Impressively large, exotic and beautiful, and when ripe a rich orange color. This luscious fruit was called the “fruit of the angels” by Christopher Columbus. We can consider ourselves lucky that the tropical fruit is available all year round. While I love local fruits, let’s be realistic, pretty soon the local apples and pears will come to an end and we’ll have to go south of the border to get the flavor and vitamins to keep us going strong through the cold season.
Where genetically modification can do good
Papayas are either red or orange or they can be picked green. Generally, they’re grown in Mexico and Brazil. Due to the response to a disease called ringspot virus that broke out in Hawaii, genetically altered papaya were generated and brought to market. The DNA alteration of the fruit was so successful that by the end of 2010 the majority of Hawaiian papaya plants were genetically modified.
Papaya has an enzyme called papain, which is used for a tenderizing effect on meats. It’s particularly effective in tough meat such as flank steaks.
Cooking with papaya
Papaya offers luscious taste and the color of the fruit expresses tropical sunlight -- perhaps a squeeze of lime and the fruit is ready to be enjoyed.
Unripe papaya can be cooked and then consumed which is very popular in Thai cooking in curries and salads and in Indonesian cuisine where they take full advantage of the fruit and leaves. The natural pectin content of the ripe fruit makes it an ideal fit for making jellies too.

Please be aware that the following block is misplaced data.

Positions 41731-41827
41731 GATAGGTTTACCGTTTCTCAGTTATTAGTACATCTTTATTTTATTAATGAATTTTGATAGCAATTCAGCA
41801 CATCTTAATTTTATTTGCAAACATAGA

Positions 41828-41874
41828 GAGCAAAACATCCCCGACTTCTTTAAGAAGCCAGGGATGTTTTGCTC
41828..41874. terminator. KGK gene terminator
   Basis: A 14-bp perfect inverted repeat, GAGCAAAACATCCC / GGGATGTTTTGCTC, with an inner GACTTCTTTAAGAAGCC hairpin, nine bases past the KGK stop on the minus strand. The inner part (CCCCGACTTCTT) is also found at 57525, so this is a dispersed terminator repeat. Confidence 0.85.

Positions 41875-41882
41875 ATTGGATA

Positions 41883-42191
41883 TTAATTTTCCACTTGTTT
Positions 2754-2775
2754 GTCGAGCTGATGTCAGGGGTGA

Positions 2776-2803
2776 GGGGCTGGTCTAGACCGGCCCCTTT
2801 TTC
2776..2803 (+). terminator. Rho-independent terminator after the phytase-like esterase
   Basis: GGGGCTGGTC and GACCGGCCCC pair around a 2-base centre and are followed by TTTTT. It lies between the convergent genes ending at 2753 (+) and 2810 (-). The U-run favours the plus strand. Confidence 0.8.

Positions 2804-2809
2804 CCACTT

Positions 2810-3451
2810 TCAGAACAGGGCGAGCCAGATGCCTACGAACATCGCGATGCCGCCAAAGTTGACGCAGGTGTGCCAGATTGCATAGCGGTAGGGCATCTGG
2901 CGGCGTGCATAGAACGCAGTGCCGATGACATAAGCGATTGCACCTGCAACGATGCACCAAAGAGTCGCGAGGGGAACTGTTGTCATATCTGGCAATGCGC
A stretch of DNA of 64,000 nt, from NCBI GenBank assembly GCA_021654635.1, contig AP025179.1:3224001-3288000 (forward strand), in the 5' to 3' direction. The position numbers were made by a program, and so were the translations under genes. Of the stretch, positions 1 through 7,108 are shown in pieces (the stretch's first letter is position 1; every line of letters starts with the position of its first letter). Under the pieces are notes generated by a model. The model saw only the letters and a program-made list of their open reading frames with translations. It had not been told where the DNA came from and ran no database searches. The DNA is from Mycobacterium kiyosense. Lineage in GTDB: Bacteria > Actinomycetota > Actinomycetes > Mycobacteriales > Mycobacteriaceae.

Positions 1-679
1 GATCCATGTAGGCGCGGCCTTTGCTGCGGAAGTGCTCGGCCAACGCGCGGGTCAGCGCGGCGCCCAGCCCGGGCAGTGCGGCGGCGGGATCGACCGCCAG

Cabbage & Parley Salad with Fresh Papaya
(recipe yields four salads)
1 small head red cabbage, about 4 cups sliced
1 pound jicama1 bunch parsley, about 1 cup chopped
sea salt, to taste
black pepper from a mill
½ cup extra virgin olive oil
1 two-inch long piece ginger, grated
½ cup coconut flakes, toasted
- With a mandolin, cut cabbage into thin slices, discard hard cabbage core.
- Slice jicama on the mandolin 1/8” inch thick then with a knife into matchstick sized stripes.
- Peel papaya and cut in half, then remove the seeds with a kitchen spoon and discard. Cut papaya into 1/4-inch cubes.
- Chop parsley from leaf-to-stem into 1/8-inch wide slices.
- In a large bowl, combine vinegar, salt and black pepper and mix with a wire-whisk for one minute, then add oil slowly, while stirring continuously.
- In a large bowl toss-together cabbage, jicama, papaya, parsley and then add vinegar/oil mixture. Toss mixture and adjust seasoning with sea salt and black pepper.
Chef’s Tip: If you like the flavor or peanuts add toasted, crushed peanuts and omit the coconut flakes.
Chefs Note: Papaya seeds are edible and tend to have a sharp, slightly spicy taste – you can use them instead of black pepper though they add a slight bitterness.